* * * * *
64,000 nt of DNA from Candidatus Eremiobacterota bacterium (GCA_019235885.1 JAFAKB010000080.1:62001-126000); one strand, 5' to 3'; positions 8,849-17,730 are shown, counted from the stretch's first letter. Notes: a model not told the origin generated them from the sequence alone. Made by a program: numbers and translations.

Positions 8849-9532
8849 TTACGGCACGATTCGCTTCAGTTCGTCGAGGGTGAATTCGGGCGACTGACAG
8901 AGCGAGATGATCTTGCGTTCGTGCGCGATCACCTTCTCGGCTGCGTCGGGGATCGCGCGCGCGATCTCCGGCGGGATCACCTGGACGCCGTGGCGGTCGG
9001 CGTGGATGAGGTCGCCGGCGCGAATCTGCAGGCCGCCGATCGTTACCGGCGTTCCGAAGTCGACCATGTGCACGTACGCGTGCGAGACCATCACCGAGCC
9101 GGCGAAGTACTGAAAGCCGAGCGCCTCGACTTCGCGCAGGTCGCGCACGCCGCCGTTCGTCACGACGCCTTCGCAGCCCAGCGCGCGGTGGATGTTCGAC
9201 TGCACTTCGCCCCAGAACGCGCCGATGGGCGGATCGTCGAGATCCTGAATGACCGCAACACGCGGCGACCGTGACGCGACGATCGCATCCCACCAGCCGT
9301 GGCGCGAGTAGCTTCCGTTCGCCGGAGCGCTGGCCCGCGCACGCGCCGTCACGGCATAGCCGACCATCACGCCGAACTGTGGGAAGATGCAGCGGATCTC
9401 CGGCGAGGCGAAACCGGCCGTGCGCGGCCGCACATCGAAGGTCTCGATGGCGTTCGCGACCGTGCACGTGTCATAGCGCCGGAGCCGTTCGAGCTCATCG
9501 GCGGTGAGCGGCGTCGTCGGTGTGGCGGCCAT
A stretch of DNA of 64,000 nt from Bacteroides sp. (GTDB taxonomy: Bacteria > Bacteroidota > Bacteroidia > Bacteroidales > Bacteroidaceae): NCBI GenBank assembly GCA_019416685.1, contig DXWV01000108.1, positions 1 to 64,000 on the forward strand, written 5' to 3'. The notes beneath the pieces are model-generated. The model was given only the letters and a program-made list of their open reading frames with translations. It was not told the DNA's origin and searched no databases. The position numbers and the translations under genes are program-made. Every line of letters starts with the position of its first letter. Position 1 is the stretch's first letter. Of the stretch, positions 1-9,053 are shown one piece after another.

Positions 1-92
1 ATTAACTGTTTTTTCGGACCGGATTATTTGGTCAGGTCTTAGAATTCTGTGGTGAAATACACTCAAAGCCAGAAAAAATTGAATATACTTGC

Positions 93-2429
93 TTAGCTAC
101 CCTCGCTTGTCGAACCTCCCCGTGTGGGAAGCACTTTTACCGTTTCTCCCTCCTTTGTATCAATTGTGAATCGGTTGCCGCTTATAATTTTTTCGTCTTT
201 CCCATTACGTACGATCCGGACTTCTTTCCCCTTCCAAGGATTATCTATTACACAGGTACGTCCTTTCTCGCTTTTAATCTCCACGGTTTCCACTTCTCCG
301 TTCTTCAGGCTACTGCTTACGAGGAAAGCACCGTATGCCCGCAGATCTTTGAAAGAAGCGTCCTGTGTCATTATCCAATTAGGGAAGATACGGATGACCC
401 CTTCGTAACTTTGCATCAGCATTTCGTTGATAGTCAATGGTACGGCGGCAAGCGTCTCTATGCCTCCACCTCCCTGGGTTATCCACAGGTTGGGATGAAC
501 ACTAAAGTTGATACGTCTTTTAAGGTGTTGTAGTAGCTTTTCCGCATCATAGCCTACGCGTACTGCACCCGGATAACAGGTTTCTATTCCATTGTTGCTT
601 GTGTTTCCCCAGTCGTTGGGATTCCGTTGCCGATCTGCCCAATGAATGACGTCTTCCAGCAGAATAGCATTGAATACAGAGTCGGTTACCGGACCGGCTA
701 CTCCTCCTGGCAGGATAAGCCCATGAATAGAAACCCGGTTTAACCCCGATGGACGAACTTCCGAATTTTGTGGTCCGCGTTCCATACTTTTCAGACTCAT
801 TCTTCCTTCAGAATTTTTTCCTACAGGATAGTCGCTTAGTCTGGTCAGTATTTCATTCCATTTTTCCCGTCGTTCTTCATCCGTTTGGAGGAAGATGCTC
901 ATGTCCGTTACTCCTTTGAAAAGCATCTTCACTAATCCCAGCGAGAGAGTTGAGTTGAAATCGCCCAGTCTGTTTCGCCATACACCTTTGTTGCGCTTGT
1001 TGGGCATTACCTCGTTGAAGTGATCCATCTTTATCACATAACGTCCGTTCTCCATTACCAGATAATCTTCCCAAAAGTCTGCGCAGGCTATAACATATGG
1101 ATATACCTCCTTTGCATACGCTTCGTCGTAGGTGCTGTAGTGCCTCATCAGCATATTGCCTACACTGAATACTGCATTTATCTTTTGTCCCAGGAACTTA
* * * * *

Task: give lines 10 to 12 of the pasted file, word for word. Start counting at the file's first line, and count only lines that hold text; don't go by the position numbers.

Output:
9501 GCGGTGAGCGGCGTCGTCGGTGTGGCGGCCAT
A stretch of DNA of 64,000 nt from Bacteroides sp. (GTDB taxonomy: Bacteria > Bacteroidota > Bacteroidia > Bacteroidales > Bacteroidaceae): NCBI GenBank assembly GCA_019416685.1, contig DXWV01000108.1, positions 1 to 64,000 on the forward strand, written 5' to 3'. The notes beneath the pieces are model-generated. The model was given only the letters and a program-made list of their open reading frames with translations. It was not told the DNA's origin and searched no databases. The position numbers and the translations under genes are program-made. Every line of letters starts with the position of its first letter. Position 1 is the stretch's first letter. Of the stretch, positions 1-9,053 are shown one piece after another.

Positions 1-92